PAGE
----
Inspired by Italy and Spain, Vizcaya Museum and Gardens is an enchanting European garden and Renaissance-inspired estate in Miami’s hardwood hammock. It was owned by James Deering, a wealthy industrialist with roots in Miami, who used this estate as his winter home from 1916 to 1925. Today, there is a main house filled with imported gilded panels, carved mantels, fresco ceilings from Tuscany and France, sleek marble floors and stained-glass doors, and 10 acres of serene gardens. Spend a morning or afternoon at Vizcaya, and make sure you check out its sprawling formal gardens (they’re laid out like the Palace of Versailles!), which are filled with trimmed shrubs organized into walkways and geometric patterns, lush mazes, topiary-lined corridors and classical statues, all juxtaposed against palms, rare orchids and Cuban limestone to give it a distinct Miami flair. Don’t miss the Fountain Garden or The David A. Klein Orchidarium, the latter of which houses a variety of orchids.

Crandon Park Pelican
Crandon Park Pelican

Where to See Manatees Nearby

Manatees, or “sea cows,” are some of Florida’s most precious creatures—and spotting them in their natural habitat, Florida’s waterways, is a unique experience. Weighing up to 3,500 pounds, these slow-moving creatures are most commonly found in the winter, between November and March. Here in Miami, there are plenty of places where visitors can see manatees. Not far from Biscayne National Park, the warm waters of Biscayne Bay surrounding Black Point Park & Marina are a popular spot for manatees to congregate. Go there and you can see them poking their nose out of the water every two to five minutes, but they can stay underwater for as long as 20 minutes.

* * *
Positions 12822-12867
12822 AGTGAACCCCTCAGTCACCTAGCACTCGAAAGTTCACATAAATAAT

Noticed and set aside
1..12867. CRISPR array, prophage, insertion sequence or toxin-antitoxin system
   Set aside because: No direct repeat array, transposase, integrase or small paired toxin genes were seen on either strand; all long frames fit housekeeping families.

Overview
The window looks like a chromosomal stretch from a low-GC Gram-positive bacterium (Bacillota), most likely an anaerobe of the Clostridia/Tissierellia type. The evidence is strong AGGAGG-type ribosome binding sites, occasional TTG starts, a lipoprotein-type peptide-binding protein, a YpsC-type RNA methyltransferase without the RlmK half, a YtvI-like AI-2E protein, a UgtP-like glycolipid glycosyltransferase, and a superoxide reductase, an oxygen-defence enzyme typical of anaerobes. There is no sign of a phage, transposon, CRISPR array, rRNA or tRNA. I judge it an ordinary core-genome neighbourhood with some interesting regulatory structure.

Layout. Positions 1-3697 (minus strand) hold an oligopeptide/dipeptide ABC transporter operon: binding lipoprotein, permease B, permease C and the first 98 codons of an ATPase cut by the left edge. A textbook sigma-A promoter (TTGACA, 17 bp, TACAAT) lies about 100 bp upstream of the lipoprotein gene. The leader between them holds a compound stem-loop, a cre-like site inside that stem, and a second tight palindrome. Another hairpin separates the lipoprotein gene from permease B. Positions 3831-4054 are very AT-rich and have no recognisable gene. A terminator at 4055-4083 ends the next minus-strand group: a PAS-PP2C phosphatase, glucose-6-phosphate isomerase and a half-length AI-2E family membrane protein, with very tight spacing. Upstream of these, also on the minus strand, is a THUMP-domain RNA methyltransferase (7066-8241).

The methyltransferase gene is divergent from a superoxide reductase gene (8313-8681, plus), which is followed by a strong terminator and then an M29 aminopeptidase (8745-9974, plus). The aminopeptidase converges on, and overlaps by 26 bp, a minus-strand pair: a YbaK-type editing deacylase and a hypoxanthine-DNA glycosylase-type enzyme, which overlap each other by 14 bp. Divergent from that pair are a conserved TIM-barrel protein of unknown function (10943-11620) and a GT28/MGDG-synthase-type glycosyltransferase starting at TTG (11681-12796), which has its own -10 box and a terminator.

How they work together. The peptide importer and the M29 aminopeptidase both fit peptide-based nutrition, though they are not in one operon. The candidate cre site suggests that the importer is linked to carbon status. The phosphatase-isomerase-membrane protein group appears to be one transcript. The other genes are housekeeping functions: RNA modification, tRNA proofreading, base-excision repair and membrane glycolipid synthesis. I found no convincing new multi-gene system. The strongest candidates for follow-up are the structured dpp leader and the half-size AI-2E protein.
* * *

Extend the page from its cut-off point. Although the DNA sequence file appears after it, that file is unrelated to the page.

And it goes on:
If a guided manatee tour is more your style, hop on the Manatee Photo Tour that leaves from the Virginia Key Outdoor Center at Crandon Park. This tour will take you through Virginia Key Cove and Jimbo’s Lagoon, both common areas for manatee and dolphin sightings. Once you’ve spotted them, come back to land and take advantage of the many eco-adventures at Crandon Park, like snorkeling, nature walks, beach activities, guided hammock hikes and more.

Getting Around

As you go on your eco adventures around Miami, make the journey an adventure, too! Miami’s popular Citi Bike program, which has 1,000+ Citi Bikes at 100+ stations around town, makes it easy to rent a bike and see the city whenever and however you want. If your adventure takes you out on the water, go kitesurfing, windsurfing, jet skiing or stand-up paddleboarding, the latter of which is one of South Florida’s most popular water sports. Take your board out to Biscayne Bay, and you’ll get a front-row seat to one of the best sights in town: a Miami sunset.

More About Miami's Parks & Attractions